Sunday, November 03, 2019

5 Italian Wine Buyers (that I wanted to challenge, gag and thank)

Over the length of my career in the fine wine distribution channel, I encountered a few wine buyers that “took the cake,” and I mean that in every sense. In sales, as in service, the customer is king. So, I had to learn to accept, reflect and occasionally deflect. It wasn’t all half-glass stuff, though. There truly were (and hopefully still are) some exemplary buyers of Italian wine in restaurants and fine wine shops. The following five are examples of archetypal Italian wine buyers - the good, the bad and the ugly - that I had close encounters with on the wine trail in Italy.

Nero was right off the boat, landed in America in the 1980s in his 20s. America was like an all-you-can-eat oyster buffet to him. He took it all in, having spent his childhood and school years in an impoverished and backwater part of Italy. Let’s just say he was part of a very isolated tribe, and that’s the way they liked it. However, now he was in America and working his way through the Italian restaurants.

He was brash, he was hungry for praise, and he was pretty damn cocky. He was popular with the ladies, sometimes a little too popular. He broke a few hearts, had his heart broken a time or two. He upended a few lives, some pretty drastically. But to him, it was like taking a shower. Dry off, suit up and get back in the game!

When it came to wine, I found out early if it wasn’t his idea, I wasn’t going to sell him anything. He was very narrow in his view of Italian wines, and it didn’t always jive with the clientele. But he was a "real Italian" and he knew better. He was going to show them a thing or two! And so, he did.

I finally gave up. All the great wines I showed him, he always had to tear them down. His modus operandi was to be as judgmental as possible about any wine I was showing him if he didn’t know the wine.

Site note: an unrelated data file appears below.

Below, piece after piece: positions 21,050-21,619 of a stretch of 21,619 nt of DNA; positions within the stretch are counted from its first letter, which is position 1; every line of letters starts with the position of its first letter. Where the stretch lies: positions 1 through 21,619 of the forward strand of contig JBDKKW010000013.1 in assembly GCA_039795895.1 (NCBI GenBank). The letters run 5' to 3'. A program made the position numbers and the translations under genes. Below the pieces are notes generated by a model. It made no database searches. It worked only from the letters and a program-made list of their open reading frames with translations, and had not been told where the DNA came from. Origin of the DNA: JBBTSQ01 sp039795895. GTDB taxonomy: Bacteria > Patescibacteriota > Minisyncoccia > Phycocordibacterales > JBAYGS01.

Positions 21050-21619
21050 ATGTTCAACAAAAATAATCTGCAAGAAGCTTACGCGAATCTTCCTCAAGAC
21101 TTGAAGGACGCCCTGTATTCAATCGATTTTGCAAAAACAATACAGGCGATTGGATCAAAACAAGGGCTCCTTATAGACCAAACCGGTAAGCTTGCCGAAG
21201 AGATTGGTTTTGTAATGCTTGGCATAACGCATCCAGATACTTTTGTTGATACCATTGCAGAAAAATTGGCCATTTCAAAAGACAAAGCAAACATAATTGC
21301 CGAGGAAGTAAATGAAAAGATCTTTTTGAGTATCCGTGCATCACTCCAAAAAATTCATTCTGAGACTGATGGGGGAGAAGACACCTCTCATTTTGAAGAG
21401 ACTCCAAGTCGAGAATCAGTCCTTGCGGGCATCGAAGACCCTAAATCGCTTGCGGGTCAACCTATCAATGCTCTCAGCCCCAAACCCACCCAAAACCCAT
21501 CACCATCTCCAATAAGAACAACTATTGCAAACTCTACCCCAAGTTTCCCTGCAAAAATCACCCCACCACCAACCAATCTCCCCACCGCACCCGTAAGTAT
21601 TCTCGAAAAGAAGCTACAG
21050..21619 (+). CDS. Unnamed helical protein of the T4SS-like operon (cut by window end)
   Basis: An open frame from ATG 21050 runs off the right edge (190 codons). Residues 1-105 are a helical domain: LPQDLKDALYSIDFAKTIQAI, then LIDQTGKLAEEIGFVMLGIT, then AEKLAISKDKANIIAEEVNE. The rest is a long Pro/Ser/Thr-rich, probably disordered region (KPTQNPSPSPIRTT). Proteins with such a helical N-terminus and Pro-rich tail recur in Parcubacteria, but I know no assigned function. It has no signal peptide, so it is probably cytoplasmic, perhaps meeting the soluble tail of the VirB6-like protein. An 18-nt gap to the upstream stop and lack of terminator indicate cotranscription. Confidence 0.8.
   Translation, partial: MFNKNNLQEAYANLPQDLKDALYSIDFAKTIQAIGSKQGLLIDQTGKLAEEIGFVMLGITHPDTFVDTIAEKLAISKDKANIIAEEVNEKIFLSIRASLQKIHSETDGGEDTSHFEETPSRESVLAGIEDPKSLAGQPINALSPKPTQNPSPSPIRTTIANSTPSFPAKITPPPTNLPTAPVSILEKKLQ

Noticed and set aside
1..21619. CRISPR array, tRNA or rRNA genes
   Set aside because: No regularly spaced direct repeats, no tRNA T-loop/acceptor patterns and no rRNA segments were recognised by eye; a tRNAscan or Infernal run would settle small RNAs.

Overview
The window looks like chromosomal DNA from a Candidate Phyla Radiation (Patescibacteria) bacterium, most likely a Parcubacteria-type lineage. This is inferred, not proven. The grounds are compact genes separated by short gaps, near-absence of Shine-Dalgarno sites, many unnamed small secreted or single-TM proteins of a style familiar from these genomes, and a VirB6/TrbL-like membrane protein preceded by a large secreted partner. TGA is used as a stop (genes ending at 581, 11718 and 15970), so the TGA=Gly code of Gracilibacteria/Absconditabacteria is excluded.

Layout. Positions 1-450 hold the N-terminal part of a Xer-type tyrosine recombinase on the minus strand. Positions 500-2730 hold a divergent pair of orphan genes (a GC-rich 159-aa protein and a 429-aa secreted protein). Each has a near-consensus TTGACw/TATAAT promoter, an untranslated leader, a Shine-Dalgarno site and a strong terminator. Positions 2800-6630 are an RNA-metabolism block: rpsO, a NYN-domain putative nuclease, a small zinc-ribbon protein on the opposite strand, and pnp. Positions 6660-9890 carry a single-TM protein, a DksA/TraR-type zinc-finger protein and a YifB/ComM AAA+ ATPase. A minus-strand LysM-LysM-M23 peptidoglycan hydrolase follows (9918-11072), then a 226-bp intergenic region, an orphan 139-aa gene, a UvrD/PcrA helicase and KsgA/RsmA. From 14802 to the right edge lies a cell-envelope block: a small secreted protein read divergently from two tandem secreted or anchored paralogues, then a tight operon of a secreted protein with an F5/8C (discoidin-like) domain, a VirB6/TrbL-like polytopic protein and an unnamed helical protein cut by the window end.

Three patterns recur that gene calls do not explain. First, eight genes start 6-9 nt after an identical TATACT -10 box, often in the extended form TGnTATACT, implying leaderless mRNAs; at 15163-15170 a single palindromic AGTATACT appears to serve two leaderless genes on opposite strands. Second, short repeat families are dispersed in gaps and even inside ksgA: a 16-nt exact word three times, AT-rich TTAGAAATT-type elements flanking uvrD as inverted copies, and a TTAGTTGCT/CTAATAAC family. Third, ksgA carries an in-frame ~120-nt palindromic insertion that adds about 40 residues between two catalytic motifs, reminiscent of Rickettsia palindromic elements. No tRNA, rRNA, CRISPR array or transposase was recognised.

Funny story. Years after I’d given up on him, I happened upon a food and wine event Nero was participating in. He called me over and asked me to try one of his new discoveries. It was a Piedmont red blend, and he was so proud of his discovery. I didn’t have the heart, or the interest anymore, to tell him I’d brought that wine into town 30 years before and knew the winemaker quite well. It wouldn’t have taken anyway, because then it wouldn’t have been all about him.

GianFranco was like someone out of central casting. In fact, in the 1960’s he rolled with the rich and famous and never stopped. He knew Paul McCartney, and he even had a bit part in a famous movie by Vincent Minelli. GianFranco had a sunny disposition and brighter than life personality, and he exuded charm and grace.

And he knew wine. And he knew that I too, knew wine. So, when I went to see him, it was a conversation, a dialogue among equals. And If I happened to suggest some new wine, make a recommendation, he’d always listen, always taste and often buy, on the spot. He respected the hours and hours I put into my work. And always remembered to ask me, a single dad, about my son. “How is the young lion?” he’d always ask. I loved making presentations to GianFranco, and I loved to eat in his restaurant. He made life and working in the wine trade a pleasurable experience.

Diego – the name fit him well. For he was the quintessential supplanter. I’d known him around the industry for years, he was always in the back ground. He appeared to be of diminutive status (in one form or another). And I think it gave him a bit of a Napoléon complex. He was a terrible communicator, and his palate, well let’s just say the visible wavelength on which he operated was pretty narrow. He liked what he liked, and he expected his customers to like those wines. Period. Oh, and they had to be pricey, in order to imbue the list with the status he so wanted to convey. And on top of that, he had loads of “discoveries” on the list, which were often marked up 5-7-10 times. They usually were closeouts.

I remember going in one time, and he poured me a white wine, which in color was dark golden, almost brown. It was wine, I’ll give him that. But it wasn’t very good. He’d bought it for $3 a bottle and was selling it for $12 a glass. He was so proud, levitating around the dining room with that bottle. It was the helium to his Hindenburg.